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New East End town supervisors face host of challenges

Voter rebellion on the East End on Election Day, largely over fiscal mismanagement, will result in three new town supervisors taking office with the new year, and all will face some daunting financial realities.

Here's a look at the new supervisors - and the issues they face:

Bill Wilkinson, who ran as a Republican, won with more than 60 percent of the vote. His message in part was that things had gotten much worse since he lost the race for supervisor by 10 votes two years ago. The town's total debt now hovers around $28 million.

Since he and his two town board running-mates were elected, Wilkinson, 60 has been meeting almost daily with various town departments, looking for ways to cut expenses. One large, symbolic expense Wilkinson will have to live with is the new East Hampton town hall, a collection of six 18th and 19th century buildings that were donated to the town. It appears he has no choice but to use the buildings.

"Although it's quite attractive and historic . . . we are spending $7.5 million to accommodate 26 employees," said Wilkinson of the renovations. "It's embarrassing to occupy such a beautiful facility when we are facing layoffs and a $28 million debt."

Sean Walter, 43, a Republican who is the former head of the town Conservative Party, says his election shows that the nation is returning to conservative Republican principles.

A practicing attorney, he has a degree in environmental sciences from Binghamton University and was environmental manager for the 106th Rescue Wing of the New York Air National Guard. He served as deputy Riverhead town attorney from 2000 to 2006.

How Walter fares as supervisor will depend in large part on two big land deals involving the sale of town property at the Enterprise Park at Calverton.

A proposal by Repcal to buy 300 acres of land and build 2.5 million square feet of industrial space - slated to close in 2010 or 2011 - would bring in $18 million.

Another proposed sale of 750 acres to Riverhead Resorts to build a themed resort park is scheduled to go to closing this summer, and could bring the town $100 million or more.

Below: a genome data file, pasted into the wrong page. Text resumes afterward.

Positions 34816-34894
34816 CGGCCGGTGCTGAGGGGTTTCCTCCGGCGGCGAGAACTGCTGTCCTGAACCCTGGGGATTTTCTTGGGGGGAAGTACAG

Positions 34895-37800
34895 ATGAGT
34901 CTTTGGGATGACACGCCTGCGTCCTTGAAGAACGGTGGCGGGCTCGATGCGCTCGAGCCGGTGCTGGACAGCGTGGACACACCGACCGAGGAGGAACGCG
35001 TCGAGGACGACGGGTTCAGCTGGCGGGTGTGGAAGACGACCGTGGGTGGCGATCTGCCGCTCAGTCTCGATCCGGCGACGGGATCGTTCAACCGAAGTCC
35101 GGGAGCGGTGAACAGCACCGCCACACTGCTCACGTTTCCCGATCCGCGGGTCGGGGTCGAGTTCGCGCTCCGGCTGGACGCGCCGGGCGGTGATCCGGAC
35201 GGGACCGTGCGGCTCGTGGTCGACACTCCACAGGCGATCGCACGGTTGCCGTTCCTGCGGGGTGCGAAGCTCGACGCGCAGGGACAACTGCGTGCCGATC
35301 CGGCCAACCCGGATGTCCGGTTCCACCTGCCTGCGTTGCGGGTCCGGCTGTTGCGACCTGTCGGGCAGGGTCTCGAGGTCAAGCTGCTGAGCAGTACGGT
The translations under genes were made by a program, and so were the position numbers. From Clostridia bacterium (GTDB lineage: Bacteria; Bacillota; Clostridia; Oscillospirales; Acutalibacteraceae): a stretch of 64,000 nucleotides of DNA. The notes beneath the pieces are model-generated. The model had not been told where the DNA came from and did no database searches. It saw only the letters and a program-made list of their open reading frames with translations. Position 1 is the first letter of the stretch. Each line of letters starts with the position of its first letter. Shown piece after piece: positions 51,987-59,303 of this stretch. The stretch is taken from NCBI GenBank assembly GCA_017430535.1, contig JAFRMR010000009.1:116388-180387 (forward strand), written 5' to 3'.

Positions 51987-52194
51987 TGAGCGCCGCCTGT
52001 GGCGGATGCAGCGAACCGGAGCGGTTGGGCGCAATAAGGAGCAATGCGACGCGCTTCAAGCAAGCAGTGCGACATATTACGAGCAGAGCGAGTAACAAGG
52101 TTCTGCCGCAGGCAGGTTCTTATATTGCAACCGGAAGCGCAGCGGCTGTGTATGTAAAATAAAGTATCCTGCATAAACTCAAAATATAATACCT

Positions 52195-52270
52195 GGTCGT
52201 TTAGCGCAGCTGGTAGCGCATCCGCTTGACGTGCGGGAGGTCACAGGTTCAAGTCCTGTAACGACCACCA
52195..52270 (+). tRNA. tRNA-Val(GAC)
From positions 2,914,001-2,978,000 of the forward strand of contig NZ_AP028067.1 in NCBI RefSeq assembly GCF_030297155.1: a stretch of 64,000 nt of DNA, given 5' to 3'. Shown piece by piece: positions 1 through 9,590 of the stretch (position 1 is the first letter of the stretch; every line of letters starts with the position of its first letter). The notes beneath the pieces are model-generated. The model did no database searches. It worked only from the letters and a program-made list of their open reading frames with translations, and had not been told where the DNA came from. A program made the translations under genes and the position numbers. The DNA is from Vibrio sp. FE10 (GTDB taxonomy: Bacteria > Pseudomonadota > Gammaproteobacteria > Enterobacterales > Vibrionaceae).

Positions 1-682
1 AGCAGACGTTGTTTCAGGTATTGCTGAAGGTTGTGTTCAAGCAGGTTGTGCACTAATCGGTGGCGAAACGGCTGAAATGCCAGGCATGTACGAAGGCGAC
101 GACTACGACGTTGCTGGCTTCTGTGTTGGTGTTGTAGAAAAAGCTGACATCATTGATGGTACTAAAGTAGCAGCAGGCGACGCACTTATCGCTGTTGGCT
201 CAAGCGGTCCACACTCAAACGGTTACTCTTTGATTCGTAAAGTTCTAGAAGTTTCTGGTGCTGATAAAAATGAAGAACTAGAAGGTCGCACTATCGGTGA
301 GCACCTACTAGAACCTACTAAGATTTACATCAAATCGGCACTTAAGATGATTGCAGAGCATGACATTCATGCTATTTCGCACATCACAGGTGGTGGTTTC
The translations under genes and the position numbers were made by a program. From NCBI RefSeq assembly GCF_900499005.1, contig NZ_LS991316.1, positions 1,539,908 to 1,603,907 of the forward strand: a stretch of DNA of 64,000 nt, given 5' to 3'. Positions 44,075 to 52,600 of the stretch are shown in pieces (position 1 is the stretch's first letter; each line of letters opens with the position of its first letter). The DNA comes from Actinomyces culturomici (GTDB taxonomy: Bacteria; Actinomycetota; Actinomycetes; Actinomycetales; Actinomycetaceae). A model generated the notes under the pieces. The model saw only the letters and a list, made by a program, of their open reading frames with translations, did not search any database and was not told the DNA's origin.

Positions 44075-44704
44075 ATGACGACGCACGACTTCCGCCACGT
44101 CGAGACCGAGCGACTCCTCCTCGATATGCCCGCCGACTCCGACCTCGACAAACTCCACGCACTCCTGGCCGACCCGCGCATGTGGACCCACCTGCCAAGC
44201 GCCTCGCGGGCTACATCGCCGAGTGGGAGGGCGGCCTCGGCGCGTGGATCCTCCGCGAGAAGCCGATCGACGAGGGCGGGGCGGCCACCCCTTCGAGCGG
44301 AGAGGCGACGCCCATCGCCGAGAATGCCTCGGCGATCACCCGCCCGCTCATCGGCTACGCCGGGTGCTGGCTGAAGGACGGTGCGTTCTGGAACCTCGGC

Meanwhile, Walter has two ticking financial time bombs on his hands.

Riverhead's municipal water system is old, and needs a major overhaul to the tune of millions of dollars. And, he says, the Suffolk County Water Authority wants to expand its own system by acquiring Riverhead's water system.

But the Riverhead system needs to build several expensive new supply wells. For years, part of the cost of running the system has been shifted to developers who want to hook into it. Now, there are fewer developers to pick up that expense.

At the same time, the town is under a mandate to upgrade its sewer system to meet changing federal standards. It'll cost $18 million, Walter says. The town still has four years to meet the new standards, but, so far, Walter says nothing is being done.

"I don't think you will see a change overnight . . . we have not been investing in our infrastructure for the past six years," he said.

What Walter will be doing is trying to get the town's moribund economy moving. One way to do it, he said, is to change town regulations and procedures to "fast-track" development, especially in the downtown Riverhead business district.

Anna Throne-Holst, 49, who ran as a Democrat, is the only new supervisor now serving on a town board. The former executive director of the Bridgehampton Child Care and Recreation Center, she also is co-founder of Hayground School, an alternative elementary and middle school in Bridgehampton. Throne-Holst is a graduate of American University in Washington, D.C., and Columbia University.

Her proposal for the town's future - laid out in a 13-point plan on her Web site - involves cutting the budget by 15 percent by 2012, and maintaining a hiring freeze to reduce the town's workforce by 20 percent by 2012.

However, she is only one vote on the five-member town board, and before any real political compromise is reached there will be a new special election. The minute she takes office, her town board seat becomes empty - and under a new town law an election must be held to fill that seat within 60 to 90 days.

Like neighboring East Hampton, Southampton is still conducting forensic audits to determine precisely how much money is owed to various accounts because of improper commingling of funds. Officials estimate the total debt will be around $10 million.

Throne-Holst said there have been recent signs that the high-end real estate market in Southampton is coming back to life, which could provide a big boost to the town. And, the town board recently cut about 50 jobs, reducing its expenses.

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